Linguist. Dept., South College, Univ. of Massachusetts, Amherst, MA 01003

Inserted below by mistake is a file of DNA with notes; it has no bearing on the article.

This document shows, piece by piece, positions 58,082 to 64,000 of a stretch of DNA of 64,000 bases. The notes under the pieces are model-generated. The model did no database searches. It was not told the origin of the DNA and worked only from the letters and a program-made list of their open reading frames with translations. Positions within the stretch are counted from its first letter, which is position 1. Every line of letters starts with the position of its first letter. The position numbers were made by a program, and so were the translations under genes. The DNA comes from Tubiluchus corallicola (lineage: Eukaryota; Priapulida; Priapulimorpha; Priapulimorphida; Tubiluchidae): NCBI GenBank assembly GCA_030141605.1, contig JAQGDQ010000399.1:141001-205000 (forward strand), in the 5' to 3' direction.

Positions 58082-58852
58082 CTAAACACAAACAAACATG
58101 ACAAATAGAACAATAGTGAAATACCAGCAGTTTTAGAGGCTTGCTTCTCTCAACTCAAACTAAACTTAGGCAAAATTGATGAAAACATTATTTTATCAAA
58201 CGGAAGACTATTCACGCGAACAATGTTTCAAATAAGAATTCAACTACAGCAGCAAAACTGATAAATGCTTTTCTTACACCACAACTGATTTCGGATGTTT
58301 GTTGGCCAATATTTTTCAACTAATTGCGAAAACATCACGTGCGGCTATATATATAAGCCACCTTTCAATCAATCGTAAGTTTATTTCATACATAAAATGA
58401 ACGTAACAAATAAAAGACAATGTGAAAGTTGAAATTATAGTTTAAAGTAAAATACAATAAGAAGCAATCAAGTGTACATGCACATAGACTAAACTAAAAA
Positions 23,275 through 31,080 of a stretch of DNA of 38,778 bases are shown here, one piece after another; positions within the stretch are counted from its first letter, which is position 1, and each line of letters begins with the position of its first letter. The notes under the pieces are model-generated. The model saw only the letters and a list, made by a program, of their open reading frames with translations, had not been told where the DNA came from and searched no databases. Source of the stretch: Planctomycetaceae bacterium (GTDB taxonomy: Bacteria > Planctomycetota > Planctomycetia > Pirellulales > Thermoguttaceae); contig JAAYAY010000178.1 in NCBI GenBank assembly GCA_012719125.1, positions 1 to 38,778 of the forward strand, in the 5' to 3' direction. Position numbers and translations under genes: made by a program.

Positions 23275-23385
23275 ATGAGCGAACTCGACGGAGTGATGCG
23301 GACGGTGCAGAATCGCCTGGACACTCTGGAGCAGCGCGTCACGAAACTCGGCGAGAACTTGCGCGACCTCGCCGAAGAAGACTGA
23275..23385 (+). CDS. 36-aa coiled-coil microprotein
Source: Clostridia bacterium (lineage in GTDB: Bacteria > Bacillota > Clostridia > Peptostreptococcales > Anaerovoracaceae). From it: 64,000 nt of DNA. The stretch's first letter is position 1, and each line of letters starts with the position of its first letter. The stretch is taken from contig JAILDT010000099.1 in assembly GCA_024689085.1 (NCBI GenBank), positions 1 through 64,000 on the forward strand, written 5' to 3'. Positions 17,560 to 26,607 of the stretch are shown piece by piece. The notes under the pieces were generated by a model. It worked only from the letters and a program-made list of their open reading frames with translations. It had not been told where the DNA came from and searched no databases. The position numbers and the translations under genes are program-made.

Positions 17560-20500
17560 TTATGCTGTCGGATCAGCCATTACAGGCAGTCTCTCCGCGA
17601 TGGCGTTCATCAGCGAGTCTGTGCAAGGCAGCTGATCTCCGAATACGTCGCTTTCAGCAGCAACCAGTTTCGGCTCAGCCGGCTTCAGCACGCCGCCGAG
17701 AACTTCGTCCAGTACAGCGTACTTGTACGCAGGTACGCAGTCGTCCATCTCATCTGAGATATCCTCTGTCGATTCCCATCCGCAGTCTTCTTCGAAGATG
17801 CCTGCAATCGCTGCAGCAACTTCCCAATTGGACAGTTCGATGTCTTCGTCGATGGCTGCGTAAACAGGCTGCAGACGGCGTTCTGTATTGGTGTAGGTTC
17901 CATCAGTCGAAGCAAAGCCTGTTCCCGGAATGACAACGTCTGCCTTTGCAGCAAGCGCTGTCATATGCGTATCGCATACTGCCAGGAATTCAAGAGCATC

Czech is described as having word stress fixed on the first syllable, independent of vowel quantity. The pitch peak of a word generally falls on that first, stressed syllable. However, in some environments, the pitch peak shifts to a later syllable, leading to the perception that this later syllable is more prominent. This study investigated the phonetic factors conditioning such divergent placement of stress and pitch peak in Czech. Native speakers produced contextually embedded trisyllabic nonsense words with high-pitch accents. Vowel height and quantity in the first and second syllable were independently varied to assess their effect on syllable pitch and the timing of the pitch peak. Whether a syllable was stressed constituted the third independent variable in the analysis. To determine whether stress remained on the first syllable, the timing of stress-related properties, i.e., amplitude and syllable lengthening, was examined. Results showed that a high vowel in either syllable tended to raise the pitch, but the second vowel could only attract the pitch peak if the first vowel was short and low. A long first vowel prevented accent shift to the second syllable. Stress-related properties remained largely confined to the first syllable, although the amplitude maximum occasionally shifted to the second syllable, if long.